This was a hospital-based study, and it was conducted at Zhongnan Hospital of Wuhan University, China, between January 2021 and January 2022. As described in a previous study16, PLWHA were included if they (1) had three or more symptoms of meningitis and/or encephalitis, including headache, seizure, nausea/vomiting, photophobia, alteration in consciousness or a focal visual field defect; and (2) agreed to do a lumbar puncture(LP) to collect CSF for mNGS and clinical conventional testing. Exclusion criteria for enrollment included: (1) patients with delirium, such as sepsis due to a non-neurological infection or metabolic abnormality; (2) patients with peripheral neuropathy and psychosis rather than medical explanation for their symptoms; (3) patients with SARS-CoV-2 infection; or (4) patients with a documented immunosuppressive except for HIV infection or neurosurgical illness.
All patients who were suspected to have CNS infection in this study received lumbar puncture for CSF routine test and biochemical tests. As described previously in a Chinese study17, CSF conventional testing included bacterial and fungal smear; acid-fast stain; and culture of bacteria, fungal organisms and Mycobacterium species. As cryptococcal meningitis and tuberculous meningitis or encephalitis are common in PLWHA18, cryptococcal antigen test, Chinese ink staining and GeneXpert MTB/RIF tests were requested. Except for blood and CSF assays, CT or MRI scan of brain was also part of the routine procedures. Meanwhile, another CSF sample was collected for mNGS. The detected pathogens through clinical conventional testing available in this hospital would be further compared with the results by mNGS.
Two physicians were responsible for checking and analyzing clinical information, including age, gender, marital status, risk factors for HIV infection, etc. This study was approved by the Ethics Committee of Zhongnan Hospital of Wuhan University (Research Ethics No. 2021079). The study protocol was conducted in accordance with the latest version of the Declaration of Helsinki. The written informed consent was signed from all participants included in this study.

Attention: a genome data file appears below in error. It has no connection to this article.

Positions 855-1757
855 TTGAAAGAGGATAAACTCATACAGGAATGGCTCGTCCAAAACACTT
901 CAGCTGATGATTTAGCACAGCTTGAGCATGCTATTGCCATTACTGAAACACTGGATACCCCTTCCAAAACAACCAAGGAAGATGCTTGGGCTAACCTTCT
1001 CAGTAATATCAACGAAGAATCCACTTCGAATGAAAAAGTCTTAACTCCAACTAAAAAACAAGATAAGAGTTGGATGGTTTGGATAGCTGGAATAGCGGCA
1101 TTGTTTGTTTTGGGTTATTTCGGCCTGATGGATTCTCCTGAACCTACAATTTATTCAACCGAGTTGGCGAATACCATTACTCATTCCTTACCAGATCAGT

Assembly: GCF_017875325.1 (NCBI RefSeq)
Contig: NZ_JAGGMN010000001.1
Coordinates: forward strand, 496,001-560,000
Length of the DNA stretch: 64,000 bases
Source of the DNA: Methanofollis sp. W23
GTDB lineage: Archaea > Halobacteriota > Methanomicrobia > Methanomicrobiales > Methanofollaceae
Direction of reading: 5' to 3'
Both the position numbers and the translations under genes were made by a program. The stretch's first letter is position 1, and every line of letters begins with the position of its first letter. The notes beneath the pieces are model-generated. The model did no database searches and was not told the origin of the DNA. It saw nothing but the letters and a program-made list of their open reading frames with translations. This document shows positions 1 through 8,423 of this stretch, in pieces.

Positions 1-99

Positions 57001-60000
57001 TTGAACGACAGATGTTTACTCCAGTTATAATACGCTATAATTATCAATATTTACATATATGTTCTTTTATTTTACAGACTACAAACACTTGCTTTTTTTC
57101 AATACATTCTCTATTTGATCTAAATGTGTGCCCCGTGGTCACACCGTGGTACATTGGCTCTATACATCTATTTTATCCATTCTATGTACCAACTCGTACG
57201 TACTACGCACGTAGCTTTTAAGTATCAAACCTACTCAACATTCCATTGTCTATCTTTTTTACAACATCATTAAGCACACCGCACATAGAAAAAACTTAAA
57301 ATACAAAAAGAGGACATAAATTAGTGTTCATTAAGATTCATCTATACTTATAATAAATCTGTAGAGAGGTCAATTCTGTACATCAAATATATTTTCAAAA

Library preparation and metagenomic sequencing
DNA library was prepared by automatic nucleic acid extraction, enzymatic fragmentation, end repair, terminal adenylation and adaptor ligation according to a previous study19. Finished libraries were quantified by real-time PCR (KAPA) and pooled. Shotgun sequencing was carried out on illumina Nextseq. Approximately 20 million of 50 bp single-end reads were generated for each library. Bioinformatic analysis was conducted as described in a previous report20. Briefly, sequences of human origin were filtered (GRCh38.p13) and the remaining reads were aligned to a reference database (NCBI nt, GenBank and in-house curated genomic database) to identify the microbial species and read count. For each sequencing run, a negative control (culture medium containing 104 Jurkat cells/mL) was included. DNA extraction and library preparation were conducted on the NGS Automatic Library Preparation System (Cat. MAR002, MatriDx Biotech Corp. Hangzhou, China). Reagents included: Nucleic Acid Extraction Kit (Cat. MD014, MatriDx Biotech Corp. Hangzhou, China), Total DNA Library Preparation Kit (other samples).
mNGS reporting criteria
Microbial reads identified from a library were reported if: (1) the sequencing data passed quality control filters (library concentration > 50 pM, Q20 > 85%, Q30 > 80%); (2) negative control (NC) in the same sequencing run does not contain the species or the RPM (sample)/RPM (NC) ≥ 5, which was determined empirically according to previous studies19,21,22 as a cutoff for discriminating true-positives from background contamination. After excluding common skin colonized bacteria, reagents or environmental background contamination and index hopping, pathogen-positive microbiome or suspected contaminated colonizing bacteria was distinguished.
Definition of specificity and sensitivity
Based on clinical presentations and accessible results during hospitalization, a tentative diagnosis was made for subsequent empirical treatment. After a course of standardized treatment, further estimate was made according to the effectiveness of the treatment, and final diagnosis was determined at discharge. To guaranteed the accuracy and reliability of discharge diagnosis, trained infectious physician, radiologists and neurologists were all invited to take part in the group discussion. Both the results of mNGS and clinical conventional methods were compared with discharge diagnosis to assess the sensitivity and specificity of each detection method.